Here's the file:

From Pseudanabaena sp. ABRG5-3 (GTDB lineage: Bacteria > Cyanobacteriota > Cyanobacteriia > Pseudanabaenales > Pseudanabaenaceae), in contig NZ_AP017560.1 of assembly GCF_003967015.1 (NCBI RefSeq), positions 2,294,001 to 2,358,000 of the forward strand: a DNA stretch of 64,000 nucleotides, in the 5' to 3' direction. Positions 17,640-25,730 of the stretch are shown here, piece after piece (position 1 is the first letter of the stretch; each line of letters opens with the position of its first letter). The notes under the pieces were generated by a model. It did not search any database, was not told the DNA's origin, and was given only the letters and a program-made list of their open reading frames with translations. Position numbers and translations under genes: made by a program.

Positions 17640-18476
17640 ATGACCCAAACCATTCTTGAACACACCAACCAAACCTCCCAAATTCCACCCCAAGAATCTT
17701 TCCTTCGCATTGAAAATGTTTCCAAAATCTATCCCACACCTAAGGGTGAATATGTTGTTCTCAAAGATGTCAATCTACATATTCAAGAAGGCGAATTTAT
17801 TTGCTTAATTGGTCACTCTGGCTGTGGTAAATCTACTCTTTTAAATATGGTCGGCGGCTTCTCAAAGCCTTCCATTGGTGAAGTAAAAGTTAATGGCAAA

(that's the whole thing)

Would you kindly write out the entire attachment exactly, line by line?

From Pseudanabaena sp. ABRG5-3 (GTDB lineage: Bacteria > Cyanobacteriota > Cyanobacteriia > Pseudanabaenales > Pseudanabaenaceae), in contig NZ_AP017560.1 of assembly GCF_003967015.1 (NCBI RefSeq), positions 2,294,001 to 2,358,000 of the forward strand: a DNA stretch of 64,000 nucleotides, in the 5' to 3' direction. Positions 17,640-25,730 of the stretch are shown here, piece after piece (position 1 is the first letter of the stretch; each line of letters opens with the position of its first letter). The notes under the pieces were generated by a model. It did not search any database, was not told the DNA's origin, and was given only the letters and a program-made list of their open reading frames with translations. Position numbers and translations under genes: made by a program.

Positions 17640-18476
17640 ATGACCCAAACCATTCTTGAACACACCAACCAAACCTCCCAAATTCCACCCCAAGAATCTT
17701 TCCTTCGCATTGAAAATGTTTCCAAAATCTATCCCACACCTAAGGGTGAATATGTTGTTCTCAAAGATGTCAATCTACATATTCAAGAAGGCGAATTTAT
17801 TTGCTTAATTGGTCACTCTGGCTGTGGTAAATCTACTCTTTTAAATATGGTCGGCGGCTTCTCAAAGCCTTCCATTGGTGAAGTAAAAGTTAATGGCAAA